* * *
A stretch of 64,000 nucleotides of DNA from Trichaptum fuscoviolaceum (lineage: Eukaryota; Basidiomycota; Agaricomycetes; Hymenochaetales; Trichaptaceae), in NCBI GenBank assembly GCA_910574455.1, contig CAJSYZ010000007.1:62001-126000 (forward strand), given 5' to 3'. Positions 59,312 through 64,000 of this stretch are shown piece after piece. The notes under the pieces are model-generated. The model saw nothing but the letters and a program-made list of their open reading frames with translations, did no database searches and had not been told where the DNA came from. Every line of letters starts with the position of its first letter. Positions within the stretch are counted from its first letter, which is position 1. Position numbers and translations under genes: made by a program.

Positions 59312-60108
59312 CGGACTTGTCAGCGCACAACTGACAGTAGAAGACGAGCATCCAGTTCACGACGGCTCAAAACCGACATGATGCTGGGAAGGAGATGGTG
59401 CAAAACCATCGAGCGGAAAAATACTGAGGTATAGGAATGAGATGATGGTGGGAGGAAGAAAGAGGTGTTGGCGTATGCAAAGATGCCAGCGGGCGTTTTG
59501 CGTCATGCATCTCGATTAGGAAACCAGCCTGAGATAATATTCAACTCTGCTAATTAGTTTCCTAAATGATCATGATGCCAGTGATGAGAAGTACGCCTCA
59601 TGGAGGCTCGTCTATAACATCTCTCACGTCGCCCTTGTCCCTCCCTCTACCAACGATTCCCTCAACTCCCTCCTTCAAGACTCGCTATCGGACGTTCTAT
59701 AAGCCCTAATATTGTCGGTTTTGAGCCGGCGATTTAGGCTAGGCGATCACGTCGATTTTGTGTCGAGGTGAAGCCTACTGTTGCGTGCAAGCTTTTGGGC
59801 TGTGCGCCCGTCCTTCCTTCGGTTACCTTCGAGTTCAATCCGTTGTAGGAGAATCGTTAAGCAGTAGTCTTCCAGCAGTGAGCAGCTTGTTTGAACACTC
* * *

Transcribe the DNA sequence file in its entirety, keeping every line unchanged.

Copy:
A stretch of 64,000 nucleotides of DNA from Trichaptum fuscoviolaceum (lineage: Eukaryota; Basidiomycota; Agaricomycetes; Hymenochaetales; Trichaptaceae), in NCBI GenBank assembly GCA_910574455.1, contig CAJSYZ010000007.1:62001-126000 (forward strand), given 5' to 3'. Positions 59,312 through 64,000 of this stretch are shown piece after piece. The notes under the pieces are model-generated. The model saw nothing but the letters and a program-made list of their open reading frames with translations, did no database searches and had not been told where the DNA came from. Every line of letters starts with the position of its first letter. Positions within the stretch are counted from its first letter, which is position 1. Position numbers and translations under genes: made by a program.

Positions 59312-60108
59312 CGGACTTGTCAGCGCACAACTGACAGTAGAAGACGAGCATCCAGTTCACGACGGCTCAAAACCGACATGATGCTGGGAAGGAGATGGTG
59401 CAAAACCATCGAGCGGAAAAATACTGAGGTATAGGAATGAGATGATGGTGGGAGGAAGAAAGAGGTGTTGGCGTATGCAAAGATGCCAGCGGGCGTTTTG
59501 CGTCATGCATCTCGATTAGGAAACCAGCCTGAGATAATATTCAACTCTGCTAATTAGTTTCCTAAATGATCATGATGCCAGTGATGAGAAGTACGCCTCA
59601 TGGAGGCTCGTCTATAACATCTCTCACGTCGCCCTTGTCCCTCCCTCTACCAACGATTCCCTCAACTCCCTCCTTCAAGACTCGCTATCGGACGTTCTAT
59701 AAGCCCTAATATTGTCGGTTTTGAGCCGGCGATTTAGGCTAGGCGATCACGTCGATTTTGTGTCGAGGTGAAGCCTACTGTTGCGTGCAAGCTTTTGGGC
59801 TGTGCGCCCGTCCTTCCTTCGGTTACCTTCGAGTTCAATCCGTTGTAGGAGAATCGTTAAGCAGTAGTCTTCCAGCAGTGAGCAGCTTGTTTGAACACTC